Agridude - StrawberriesIn this corner of the garden, I planted a bunch of ever bearing strawberries.  They taste great straight from the garden.  Eventually I ripped up the flowers when they were dieing and planted 6 more strawberry plants.  I have been pulling the flowers since I have planted them in order for them to grow a nice root system to supply me with bigger/more berries this summer.

Agridude - Sage, Lavender and FlowersIn the corner opposite of the strawberries, I planted some herbs.  I planted sage and lavender next to each other.  We used some of the sage this past thanksgiving.  I was told that sage and oregano are good things to plant to bring in the beneficial organisms.  The lavender flowers are now blooming and I need to learn how to use it.  I have seen a lot of drinks that had lavender in it so I’m interested in harvesting it.  After ripping out the flowers, I additionally planted oregano and some dill in this herb corner.  I would like to use the dill this summer when we are making pickles.

Agridude - Plot Profile

So that was all of the planting I did after weeding.  The picture on the right is the garden after planting.  I must have been shaking when I took the pic because it’s pretty blurry.  Ill post a few more pictures below for you guys to check out.  One is of the chickens and the one turkey, another of me bending over and weeding, and lastly a close up of the artichoke.  I can’t wait to post the most recent pictures of it…it’s taking over the plot!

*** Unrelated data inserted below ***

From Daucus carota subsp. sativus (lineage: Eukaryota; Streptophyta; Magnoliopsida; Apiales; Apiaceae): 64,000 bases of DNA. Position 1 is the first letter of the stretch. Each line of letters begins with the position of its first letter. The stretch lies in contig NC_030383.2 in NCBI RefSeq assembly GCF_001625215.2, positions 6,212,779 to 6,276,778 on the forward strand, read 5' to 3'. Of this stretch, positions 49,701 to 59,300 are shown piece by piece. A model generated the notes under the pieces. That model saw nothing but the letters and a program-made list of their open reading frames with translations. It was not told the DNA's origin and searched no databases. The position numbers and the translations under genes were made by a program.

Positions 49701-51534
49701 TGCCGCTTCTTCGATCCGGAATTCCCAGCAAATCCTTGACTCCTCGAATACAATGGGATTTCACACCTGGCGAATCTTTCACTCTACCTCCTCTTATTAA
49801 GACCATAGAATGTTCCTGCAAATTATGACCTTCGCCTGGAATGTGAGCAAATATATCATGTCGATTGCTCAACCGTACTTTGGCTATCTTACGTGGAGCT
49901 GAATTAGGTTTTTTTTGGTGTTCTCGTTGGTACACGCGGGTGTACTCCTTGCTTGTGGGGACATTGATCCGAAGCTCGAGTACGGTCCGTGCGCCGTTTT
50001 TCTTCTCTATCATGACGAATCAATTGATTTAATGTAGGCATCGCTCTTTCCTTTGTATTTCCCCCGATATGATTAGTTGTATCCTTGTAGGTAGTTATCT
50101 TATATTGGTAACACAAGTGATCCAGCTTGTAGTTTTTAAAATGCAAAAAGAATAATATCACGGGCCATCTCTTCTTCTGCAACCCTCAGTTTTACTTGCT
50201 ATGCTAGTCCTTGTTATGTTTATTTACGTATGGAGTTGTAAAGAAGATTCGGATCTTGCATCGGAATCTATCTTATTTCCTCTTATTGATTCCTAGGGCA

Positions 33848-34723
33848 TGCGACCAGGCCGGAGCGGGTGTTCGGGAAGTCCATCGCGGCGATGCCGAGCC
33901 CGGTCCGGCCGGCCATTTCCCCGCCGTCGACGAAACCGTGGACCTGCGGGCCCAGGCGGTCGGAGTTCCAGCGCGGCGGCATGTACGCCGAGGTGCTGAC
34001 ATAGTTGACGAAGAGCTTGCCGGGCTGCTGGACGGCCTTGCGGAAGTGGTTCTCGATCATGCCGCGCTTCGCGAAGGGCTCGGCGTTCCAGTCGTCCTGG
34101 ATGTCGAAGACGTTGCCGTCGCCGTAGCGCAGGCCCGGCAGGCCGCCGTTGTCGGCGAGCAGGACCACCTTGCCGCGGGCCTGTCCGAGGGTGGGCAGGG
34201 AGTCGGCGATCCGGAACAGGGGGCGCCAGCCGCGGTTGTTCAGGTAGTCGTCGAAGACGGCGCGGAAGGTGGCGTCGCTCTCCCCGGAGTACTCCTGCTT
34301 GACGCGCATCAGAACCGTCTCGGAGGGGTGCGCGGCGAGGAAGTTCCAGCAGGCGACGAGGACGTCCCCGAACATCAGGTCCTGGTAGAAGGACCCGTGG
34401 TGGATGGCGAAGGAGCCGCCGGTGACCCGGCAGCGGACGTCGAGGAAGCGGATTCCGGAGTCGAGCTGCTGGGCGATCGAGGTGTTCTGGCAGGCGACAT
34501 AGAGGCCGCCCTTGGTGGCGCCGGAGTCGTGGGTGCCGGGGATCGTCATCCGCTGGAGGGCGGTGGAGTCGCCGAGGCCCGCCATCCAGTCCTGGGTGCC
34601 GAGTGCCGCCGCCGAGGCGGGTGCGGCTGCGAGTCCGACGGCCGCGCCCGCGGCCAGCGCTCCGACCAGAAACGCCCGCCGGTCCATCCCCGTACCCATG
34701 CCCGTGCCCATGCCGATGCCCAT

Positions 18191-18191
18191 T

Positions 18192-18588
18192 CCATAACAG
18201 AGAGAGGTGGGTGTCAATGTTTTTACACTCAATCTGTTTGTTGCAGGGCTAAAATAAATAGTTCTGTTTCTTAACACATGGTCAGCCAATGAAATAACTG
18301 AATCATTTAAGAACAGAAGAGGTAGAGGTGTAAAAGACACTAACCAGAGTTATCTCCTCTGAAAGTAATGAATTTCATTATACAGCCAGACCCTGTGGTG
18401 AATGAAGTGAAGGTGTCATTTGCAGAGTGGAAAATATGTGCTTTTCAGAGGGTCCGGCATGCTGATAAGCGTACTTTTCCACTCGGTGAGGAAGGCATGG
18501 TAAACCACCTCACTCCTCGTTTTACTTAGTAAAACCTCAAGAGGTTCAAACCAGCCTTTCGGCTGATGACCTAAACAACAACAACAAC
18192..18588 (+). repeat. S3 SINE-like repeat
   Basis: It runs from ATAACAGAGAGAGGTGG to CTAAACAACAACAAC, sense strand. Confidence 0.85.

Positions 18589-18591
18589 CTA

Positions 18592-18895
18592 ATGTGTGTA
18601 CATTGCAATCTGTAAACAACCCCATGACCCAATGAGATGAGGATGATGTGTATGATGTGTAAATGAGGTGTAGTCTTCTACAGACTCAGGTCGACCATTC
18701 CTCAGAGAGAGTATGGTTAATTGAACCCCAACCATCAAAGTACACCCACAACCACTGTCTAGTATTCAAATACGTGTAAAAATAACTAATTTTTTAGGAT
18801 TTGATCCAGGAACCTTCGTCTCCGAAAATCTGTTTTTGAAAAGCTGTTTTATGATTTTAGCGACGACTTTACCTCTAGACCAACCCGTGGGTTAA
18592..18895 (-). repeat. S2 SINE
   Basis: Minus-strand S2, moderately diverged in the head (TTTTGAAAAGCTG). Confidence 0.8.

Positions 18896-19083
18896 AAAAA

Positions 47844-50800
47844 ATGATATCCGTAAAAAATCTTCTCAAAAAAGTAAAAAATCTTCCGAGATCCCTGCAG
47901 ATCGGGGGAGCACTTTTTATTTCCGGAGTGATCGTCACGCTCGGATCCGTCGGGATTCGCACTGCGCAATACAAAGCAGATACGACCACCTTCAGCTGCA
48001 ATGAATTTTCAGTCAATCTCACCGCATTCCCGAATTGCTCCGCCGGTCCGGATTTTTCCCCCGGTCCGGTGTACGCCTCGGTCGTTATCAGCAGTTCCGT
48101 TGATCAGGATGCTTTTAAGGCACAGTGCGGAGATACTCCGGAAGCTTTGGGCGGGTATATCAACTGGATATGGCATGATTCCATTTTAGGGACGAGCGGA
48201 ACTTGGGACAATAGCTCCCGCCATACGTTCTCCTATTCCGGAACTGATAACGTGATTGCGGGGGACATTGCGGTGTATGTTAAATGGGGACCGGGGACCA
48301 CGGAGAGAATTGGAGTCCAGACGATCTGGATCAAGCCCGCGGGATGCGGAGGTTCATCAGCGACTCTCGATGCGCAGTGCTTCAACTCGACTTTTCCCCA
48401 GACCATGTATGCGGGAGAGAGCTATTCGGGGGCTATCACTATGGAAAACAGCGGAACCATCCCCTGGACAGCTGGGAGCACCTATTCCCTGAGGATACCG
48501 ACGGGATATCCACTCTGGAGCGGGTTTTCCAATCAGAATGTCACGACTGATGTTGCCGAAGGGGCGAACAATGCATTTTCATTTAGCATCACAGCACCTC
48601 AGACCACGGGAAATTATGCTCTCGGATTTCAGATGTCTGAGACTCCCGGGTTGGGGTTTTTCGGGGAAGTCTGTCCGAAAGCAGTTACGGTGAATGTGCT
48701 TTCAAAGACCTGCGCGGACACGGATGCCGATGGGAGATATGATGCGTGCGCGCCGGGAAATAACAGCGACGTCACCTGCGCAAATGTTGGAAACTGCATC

Agridude - Chicken CoopAgridude - Weeding the new plotAgridude - Artichoke

Zucchinis Gone Wild

These photos were all taken back on July 19, when I did my second real harvest. am still playing catchup with my posts, and unfortunately my garden isn’t looking as pretty today as it was a couple weeks ago when I took the below pictures.  TExpansion Plot 7-19he real story here is my zucchinis. Check out how these guys totally took over the expanded patch. They came, saw and conquered the already growing eggplants and onions.